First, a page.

Harvestable Sharks fall into the following three groups of species:
Group 1 sharks (12 species) have no minimum size limit and include:
- Atlantic Sharpnose
- All species of dogfish and smoothounds within the Genus Mustelus
Group 2 sharks (9 species) which have a 54 inch (fork length) minimum size limit:
- Oceanic whitetip
- Shortfin mako
Bag and vessel limits for Group 1 and Group 2 sharks: The daily bag limit is one shark per person per day and there is an overlapping vessel limit of 2 sharks. This means that the maximum number of sharks that can be retained from a vessel is 2 sharks even if more than two anglers are on board.
Group 3 sharks (which include all species of shark not included within Groups 1, 2 and 4) are not specifically regulated.
For this group of sharks the daily bag limit is 100 pounds or 2 fish - whichever is the greater amount.
Group 4 sharks are prohibited from harvest in state waters and include:
- Atlantic angel (Squatina dumeril)
- Basking (Cetorhinus maximus)
- Bigeye sand tiger (Odontaspis noronhai)
- Bigeye sixgill (Hexanchus nakamurai)
- Bigeye thresher (Alopias vulpinus)
- Bignose (Carcharhinus altimus)
- Caribbean reef (Carcharhinus perezii)
- Dusky (Carcharhinus obscurus)
- Galapagos (Carcharhinus galapagensis)
- Great hammerhead (Sphyrna mokarran)
- Lemon shark (Negaprion brevirostris)
- Longfin mako (Isurus paucus)
- Narrowtooth (Carcharhinus brachyurus)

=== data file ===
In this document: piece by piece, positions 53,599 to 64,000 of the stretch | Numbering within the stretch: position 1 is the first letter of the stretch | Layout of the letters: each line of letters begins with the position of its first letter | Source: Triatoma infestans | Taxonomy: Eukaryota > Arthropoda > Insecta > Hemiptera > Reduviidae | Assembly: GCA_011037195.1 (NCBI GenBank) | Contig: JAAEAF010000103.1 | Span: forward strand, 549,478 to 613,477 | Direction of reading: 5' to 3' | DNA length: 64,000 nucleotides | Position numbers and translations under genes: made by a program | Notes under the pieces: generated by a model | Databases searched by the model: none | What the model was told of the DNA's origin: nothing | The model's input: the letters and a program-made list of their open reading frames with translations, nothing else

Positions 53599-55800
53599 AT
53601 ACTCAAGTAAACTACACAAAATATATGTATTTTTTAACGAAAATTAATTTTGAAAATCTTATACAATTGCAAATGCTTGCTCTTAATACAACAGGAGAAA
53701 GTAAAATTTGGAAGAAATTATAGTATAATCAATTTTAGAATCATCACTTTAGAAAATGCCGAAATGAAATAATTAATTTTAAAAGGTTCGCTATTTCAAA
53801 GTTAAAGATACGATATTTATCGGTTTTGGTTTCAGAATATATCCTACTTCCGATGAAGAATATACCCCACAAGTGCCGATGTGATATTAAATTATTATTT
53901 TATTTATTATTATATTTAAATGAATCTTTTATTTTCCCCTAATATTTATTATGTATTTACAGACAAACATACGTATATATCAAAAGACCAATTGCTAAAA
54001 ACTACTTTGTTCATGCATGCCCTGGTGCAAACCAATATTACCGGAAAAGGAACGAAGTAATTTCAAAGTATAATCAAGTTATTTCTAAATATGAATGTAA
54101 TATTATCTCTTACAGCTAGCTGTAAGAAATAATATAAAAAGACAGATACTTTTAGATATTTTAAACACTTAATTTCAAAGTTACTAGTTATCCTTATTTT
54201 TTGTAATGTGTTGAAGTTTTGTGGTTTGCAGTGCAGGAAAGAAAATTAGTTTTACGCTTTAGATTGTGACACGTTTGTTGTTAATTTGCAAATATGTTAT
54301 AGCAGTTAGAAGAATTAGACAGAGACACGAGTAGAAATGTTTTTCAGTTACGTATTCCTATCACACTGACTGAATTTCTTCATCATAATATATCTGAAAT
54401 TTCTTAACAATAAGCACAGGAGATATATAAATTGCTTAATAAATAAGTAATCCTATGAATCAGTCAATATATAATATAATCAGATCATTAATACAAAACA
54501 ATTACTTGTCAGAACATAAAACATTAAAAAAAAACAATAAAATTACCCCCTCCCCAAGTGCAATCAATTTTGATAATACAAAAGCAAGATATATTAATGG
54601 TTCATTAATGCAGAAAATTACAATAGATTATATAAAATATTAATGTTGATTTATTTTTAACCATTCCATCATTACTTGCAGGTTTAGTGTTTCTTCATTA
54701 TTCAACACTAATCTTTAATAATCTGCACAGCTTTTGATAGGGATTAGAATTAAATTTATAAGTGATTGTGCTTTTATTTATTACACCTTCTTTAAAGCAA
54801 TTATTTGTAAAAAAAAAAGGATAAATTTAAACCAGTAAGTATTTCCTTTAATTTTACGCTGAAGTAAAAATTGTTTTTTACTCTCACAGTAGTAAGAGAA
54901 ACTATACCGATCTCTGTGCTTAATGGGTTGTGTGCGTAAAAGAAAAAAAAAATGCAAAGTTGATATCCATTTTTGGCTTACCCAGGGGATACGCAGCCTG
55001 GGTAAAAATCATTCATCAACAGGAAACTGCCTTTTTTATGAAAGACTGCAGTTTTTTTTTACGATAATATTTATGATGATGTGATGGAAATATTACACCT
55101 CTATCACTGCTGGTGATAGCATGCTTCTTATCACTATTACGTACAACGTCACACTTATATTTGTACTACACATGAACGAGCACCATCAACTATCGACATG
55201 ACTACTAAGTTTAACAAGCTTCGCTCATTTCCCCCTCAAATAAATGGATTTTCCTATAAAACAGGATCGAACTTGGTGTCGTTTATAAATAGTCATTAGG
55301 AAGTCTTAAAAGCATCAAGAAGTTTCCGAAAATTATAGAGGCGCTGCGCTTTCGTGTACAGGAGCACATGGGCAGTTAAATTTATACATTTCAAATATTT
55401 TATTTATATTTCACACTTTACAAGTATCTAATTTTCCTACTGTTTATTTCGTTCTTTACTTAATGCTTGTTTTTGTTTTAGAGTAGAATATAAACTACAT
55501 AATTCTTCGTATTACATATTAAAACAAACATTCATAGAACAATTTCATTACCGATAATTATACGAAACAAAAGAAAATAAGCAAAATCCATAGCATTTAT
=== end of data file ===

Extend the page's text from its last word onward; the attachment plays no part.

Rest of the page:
- Night (Carcharhinus signatus)
- Sandbar (Carcharhinus plumbeus)
- Sand tiger (Odontaspis taurus)
- Scalloped hammerhead (Sphryna lewini)
- Sevengill (Heptranchias perlo)
- Silky (Carcharhinus falciformis)
- Sixgill shark (Hexanchus griseus)
- Smalltail (Carcharhinus porosus)
- Smooth hammerhead (Sphyrna zygaena)
- Tiger shark (Galeocerdo cuvier)
- Whale (Rhincodon typus)
- White (Carcharodon carcharias)
Hook and line only. Use of natural bait when using multiple hooks is prohibited.
Landing in Whole Condition Requirements
All sharks that are retained for use must remain in whole condition with heads, tails and fins attached until landed. Gilling and evisceration while on waters or in a fishing location is allowed.
Catch and release methods
By using the following techniques when fishing for shark, anglers can greatly increase fish survival rates.
- Use tackle heavy enough to land a fish quickly to reduce exhaustion, which could result in its death or weaken it making it more vulnerable to predators. (Prohibited species that die while on the line after being caught in state waters should be returned to the water.)
- Release the fish while it is in the water when possible.
- Use a de-hooking device to remove hooks safely.
- Use non-offset, non-stainless steel circle hooks when fishing with natural bait to avoid gut hooking a fish - circle hooks tend to hook fish in the jaw, making them easier to remove.
- Bend barbs down on hooks so they can be removed with less damage to a fish.